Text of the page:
This blog is primarily about answering questions sent to me—if I am able and willing to do so. I receive questions anonymously via the blog platform or by email from people I know. Not all questions need an essay-type answer. So I decided to have a post here in which I respond to questions with just a brief answer. Here they are in the order received from the most recent to the oldest.
Use of gluten-free bread for Communion
What is your take on the Vatican’s ruling on gluten free wafers? Is there a biblical citation which require wheat and can Lutherans hold to concomitance?
To require .009% gluten to make the bread real wheat is the endth degree of casuistry, in my Frank opinion. Undoubtedly bread made from grains is the biblical precedent, but we don’t know what kind of bread Jesus used. If the Lord’s Supper was instituted at a Passover Seder (synoptic gospels), the bread was unleavened. If the Lord’s Supper was instituted before the Passover (fourth gospel), it probably was leavened. The Eastern Church uses leavened bread. The Western Church didn’t require unleavened bread before the early Middle Ages. The real issue is why there has been an increase of gluten intolerance and celiac disease in America. Why can people with gluten intolerance eat bread in Europe? The answer seems to be that in America we are using a blended strain of wheat germs that produce bumper crops whereas an older strain is used in Europe. There’s also a thought that too much gluten has gotten into our diet generally, more than our bellies can tolerate. While the science is not totally settled on this, it would seem that the Catholic Church should take the lead in experimenting with growing the old strain of wheat or encouraging some farmers to do so. If that solves the problem, there may be a market for old strain wheat bread. I know people with gluten intolerance would prefer to be able to eat regular bread. In the meantime, yes, Lutherans accept the doctrine of concomitance (that we receive the entire Christ under either species). But how much better it would be to provide some form of gluten-free bread for those who need it. In my experience this accommodation can be made without a lot of fuss and calling attention to the fact that GLUTEN-FREE BREAD IS AVAILABLE. A simple announcement in the worship folder suffices, and the pastor usually knows who needs it—another reason why the pastor should serve the bread.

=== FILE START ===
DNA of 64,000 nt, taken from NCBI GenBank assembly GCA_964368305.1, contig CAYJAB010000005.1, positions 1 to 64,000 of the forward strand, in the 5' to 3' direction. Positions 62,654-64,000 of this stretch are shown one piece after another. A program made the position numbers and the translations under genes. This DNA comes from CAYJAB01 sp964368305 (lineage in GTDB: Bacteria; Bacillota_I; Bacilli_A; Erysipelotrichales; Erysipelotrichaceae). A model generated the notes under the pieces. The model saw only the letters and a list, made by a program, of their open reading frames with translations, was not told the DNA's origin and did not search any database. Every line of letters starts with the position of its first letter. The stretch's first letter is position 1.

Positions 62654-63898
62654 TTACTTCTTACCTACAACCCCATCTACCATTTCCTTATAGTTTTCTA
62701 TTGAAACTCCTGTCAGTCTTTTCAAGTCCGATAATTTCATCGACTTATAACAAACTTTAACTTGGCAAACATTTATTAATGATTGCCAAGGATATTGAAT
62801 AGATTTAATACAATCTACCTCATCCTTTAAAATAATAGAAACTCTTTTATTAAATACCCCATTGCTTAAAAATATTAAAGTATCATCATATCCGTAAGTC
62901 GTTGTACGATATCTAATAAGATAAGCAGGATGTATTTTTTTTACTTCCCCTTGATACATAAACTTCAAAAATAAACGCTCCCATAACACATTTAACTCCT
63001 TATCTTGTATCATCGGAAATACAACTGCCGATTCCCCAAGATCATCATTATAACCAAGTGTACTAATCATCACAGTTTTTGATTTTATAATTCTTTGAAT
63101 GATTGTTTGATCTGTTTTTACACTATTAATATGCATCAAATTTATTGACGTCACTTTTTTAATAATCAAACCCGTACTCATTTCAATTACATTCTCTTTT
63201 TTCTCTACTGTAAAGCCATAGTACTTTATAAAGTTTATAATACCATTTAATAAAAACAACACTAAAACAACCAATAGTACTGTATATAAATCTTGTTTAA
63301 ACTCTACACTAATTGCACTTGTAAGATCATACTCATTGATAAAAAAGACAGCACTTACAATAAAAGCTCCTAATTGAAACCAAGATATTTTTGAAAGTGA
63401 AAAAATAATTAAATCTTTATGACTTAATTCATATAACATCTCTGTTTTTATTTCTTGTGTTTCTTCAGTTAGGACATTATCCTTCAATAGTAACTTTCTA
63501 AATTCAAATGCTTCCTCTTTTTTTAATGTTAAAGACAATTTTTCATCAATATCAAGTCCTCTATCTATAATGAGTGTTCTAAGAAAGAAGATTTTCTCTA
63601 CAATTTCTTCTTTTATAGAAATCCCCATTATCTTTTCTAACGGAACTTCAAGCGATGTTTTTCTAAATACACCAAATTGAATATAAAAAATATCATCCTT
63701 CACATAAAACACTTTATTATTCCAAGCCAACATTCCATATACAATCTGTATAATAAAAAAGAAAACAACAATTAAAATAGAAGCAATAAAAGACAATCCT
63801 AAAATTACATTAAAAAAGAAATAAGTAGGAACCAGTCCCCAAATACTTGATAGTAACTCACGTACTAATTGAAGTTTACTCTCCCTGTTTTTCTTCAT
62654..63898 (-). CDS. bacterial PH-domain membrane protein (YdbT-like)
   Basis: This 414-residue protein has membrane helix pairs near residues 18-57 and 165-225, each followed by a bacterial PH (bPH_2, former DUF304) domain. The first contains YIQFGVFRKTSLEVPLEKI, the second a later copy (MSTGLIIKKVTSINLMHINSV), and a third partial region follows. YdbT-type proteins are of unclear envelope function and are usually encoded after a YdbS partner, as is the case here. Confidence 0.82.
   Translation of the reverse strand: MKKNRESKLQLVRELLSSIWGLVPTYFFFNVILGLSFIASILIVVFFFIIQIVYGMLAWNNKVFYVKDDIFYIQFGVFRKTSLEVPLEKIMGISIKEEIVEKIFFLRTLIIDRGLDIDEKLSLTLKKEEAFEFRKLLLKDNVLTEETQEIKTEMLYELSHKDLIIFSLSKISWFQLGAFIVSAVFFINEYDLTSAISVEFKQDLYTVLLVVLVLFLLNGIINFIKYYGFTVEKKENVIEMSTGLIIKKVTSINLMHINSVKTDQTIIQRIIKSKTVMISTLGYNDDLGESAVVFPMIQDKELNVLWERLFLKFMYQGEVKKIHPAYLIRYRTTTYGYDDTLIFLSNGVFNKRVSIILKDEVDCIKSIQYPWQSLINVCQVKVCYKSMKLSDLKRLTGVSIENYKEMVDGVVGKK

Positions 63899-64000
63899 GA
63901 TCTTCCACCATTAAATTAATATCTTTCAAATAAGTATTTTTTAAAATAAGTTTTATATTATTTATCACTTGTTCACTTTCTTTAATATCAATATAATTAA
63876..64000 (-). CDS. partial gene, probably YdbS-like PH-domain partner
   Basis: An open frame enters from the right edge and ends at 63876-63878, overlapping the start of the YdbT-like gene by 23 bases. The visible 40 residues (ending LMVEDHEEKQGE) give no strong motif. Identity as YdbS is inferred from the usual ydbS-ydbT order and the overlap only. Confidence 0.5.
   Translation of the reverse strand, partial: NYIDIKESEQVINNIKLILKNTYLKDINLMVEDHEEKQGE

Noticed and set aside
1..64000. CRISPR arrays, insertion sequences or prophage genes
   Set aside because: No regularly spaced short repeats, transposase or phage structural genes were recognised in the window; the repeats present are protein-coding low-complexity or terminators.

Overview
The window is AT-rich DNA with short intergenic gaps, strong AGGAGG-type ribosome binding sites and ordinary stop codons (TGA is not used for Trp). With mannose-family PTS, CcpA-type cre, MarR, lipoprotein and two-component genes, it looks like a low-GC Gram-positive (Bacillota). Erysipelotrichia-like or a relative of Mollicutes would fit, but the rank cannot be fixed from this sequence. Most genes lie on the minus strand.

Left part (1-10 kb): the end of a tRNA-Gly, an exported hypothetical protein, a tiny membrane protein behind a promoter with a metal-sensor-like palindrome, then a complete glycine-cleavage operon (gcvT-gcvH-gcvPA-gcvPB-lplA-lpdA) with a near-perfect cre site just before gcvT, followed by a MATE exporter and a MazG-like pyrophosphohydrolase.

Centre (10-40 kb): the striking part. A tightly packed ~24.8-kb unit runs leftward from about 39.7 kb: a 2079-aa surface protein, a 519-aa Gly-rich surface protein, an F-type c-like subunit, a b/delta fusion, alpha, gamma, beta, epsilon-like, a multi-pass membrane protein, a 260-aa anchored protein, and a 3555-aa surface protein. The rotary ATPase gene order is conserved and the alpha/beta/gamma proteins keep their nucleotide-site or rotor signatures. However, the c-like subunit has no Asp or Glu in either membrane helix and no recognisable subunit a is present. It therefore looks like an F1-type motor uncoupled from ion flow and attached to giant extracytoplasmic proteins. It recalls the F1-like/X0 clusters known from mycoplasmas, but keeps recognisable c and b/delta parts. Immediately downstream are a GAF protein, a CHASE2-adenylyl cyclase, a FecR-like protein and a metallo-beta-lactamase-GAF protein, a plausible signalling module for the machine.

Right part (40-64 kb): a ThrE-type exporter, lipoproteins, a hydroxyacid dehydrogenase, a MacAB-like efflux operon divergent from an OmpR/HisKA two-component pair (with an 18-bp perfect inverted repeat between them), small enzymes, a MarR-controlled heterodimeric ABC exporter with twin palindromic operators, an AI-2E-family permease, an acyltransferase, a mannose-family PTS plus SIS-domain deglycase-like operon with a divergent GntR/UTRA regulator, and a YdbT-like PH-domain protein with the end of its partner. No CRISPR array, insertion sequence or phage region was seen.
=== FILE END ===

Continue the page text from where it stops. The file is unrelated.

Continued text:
Praying to the Saints
Did the Lutheran Reformation throw the baby out with the bathwater when we rejected the cult of saints? The biggest critique I hear from Roman Catholics and Eastern Orthodox is that asking the saints to pray for you is just like asking one of your living friends to pray for you. Which got me thinking, with our doctrine of the communion of saints that we confess in the creeds, I wonder if we could make an argument of asking the saints to pray for us.
I refer you to my article, “Frank Answers About Saints in the Lutheran Church.” Lutherans do not pray to the saints, claiming the sole mediatorship of Christ as the main reason. But the Lutheran Confessions (Apology, Article 21) grant that “the saints pray for us.” So I suppose there isn’t a need to ask them to do so. However, I wonder: how do we address the dead? What consciousness (mind) do the dead have? What is the substance of the soul apart from the body? What is the relationship between the body, the mind, and the soul? I refer you to my articles, “Frank Answers About What Happens After Death” and “Frank Answers About the Soul.” In what sense can “saints in heaven” hear earthly prayers? Wouldn’t they need to be like God? I think we need to hear Catholic and Orthodox theologians deal with these kinds of questions.
Why are Lutherans Identified as Evangelical Catholics?
Aren’t Lutherans Protestant? Why would some theologians like Martin Marty suggest we call ourselves evangelical catholic and reject the terms Protestant or even Lutheran?